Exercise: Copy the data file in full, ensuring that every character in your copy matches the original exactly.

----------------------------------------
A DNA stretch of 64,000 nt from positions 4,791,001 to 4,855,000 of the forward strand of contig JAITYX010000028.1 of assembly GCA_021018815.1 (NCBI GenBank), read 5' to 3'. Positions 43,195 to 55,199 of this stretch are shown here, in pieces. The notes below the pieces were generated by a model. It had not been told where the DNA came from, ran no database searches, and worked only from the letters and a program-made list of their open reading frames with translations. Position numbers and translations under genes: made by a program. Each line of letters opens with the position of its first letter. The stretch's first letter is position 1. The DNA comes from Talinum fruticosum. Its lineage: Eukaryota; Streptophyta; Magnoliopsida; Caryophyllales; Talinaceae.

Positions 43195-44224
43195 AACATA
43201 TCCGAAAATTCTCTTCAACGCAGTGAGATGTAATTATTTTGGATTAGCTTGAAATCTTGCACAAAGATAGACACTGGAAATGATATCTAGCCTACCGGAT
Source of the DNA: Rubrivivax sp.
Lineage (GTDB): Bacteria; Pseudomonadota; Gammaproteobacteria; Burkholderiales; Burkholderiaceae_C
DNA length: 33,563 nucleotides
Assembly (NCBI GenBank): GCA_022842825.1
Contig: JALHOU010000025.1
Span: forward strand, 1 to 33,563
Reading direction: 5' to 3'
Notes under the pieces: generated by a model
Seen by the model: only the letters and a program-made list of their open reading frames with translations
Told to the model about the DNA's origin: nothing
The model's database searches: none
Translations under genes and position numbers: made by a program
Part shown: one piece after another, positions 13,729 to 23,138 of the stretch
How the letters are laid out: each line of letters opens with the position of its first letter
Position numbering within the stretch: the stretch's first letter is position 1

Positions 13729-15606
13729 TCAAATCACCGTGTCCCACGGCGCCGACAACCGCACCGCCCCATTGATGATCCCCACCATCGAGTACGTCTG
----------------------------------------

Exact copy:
A DNA stretch of 64,000 nt from positions 4,791,001 to 4,855,000 of the forward strand of contig JAITYX010000028.1 of assembly GCA_021018815.1 (NCBI GenBank), read 5' to 3'. Positions 43,195 to 55,199 of this stretch are shown here, in pieces. The notes below the pieces were generated by a model. It had not been told where the DNA came from, ran no database searches, and worked only from the letters and a program-made list of their open reading frames with translations. Position numbers and translations under genes: made by a program. Each line of letters opens with the position of its first letter. The stretch's first letter is position 1. The DNA comes from Talinum fruticosum. Its lineage: Eukaryota; Streptophyta; Magnoliopsida; Caryophyllales; Talinaceae.

Positions 43195-44224
43195 AACATA
43201 TCCGAAAATTCTCTTCAACGCAGTGAGATGTAATTATTTTGGATTAGCTTGAAATCTTGCACAAAGATAGACACTGGAAATGATATCTAGCCTACCGGAT
Source of the DNA: Rubrivivax sp.
Lineage (GTDB): Bacteria; Pseudomonadota; Gammaproteobacteria; Burkholderiales; Burkholderiaceae_C
DNA length: 33,563 nucleotides
Assembly (NCBI GenBank): GCA_022842825.1
Contig: JALHOU010000025.1
Span: forward strand, 1 to 33,563
Reading direction: 5' to 3'
Notes under the pieces: generated by a model
Seen by the model: only the letters and a program-made list of their open reading frames with translations
Told to the model about the DNA's origin: nothing
The model's database searches: none
Translations under genes and position numbers: made by a program
Part shown: one piece after another, positions 13,729 to 23,138 of the stretch
How the letters are laid out: each line of letters opens with the position of its first letter
Position numbering within the stretch: the stretch's first letter is position 1

Positions 13729-15606
13729 TCAAATCACCGTGTCCCACGGCGCCGACAACCGCACCGCCCCATTGATGATCCCCACCATCGAGTACGTCTG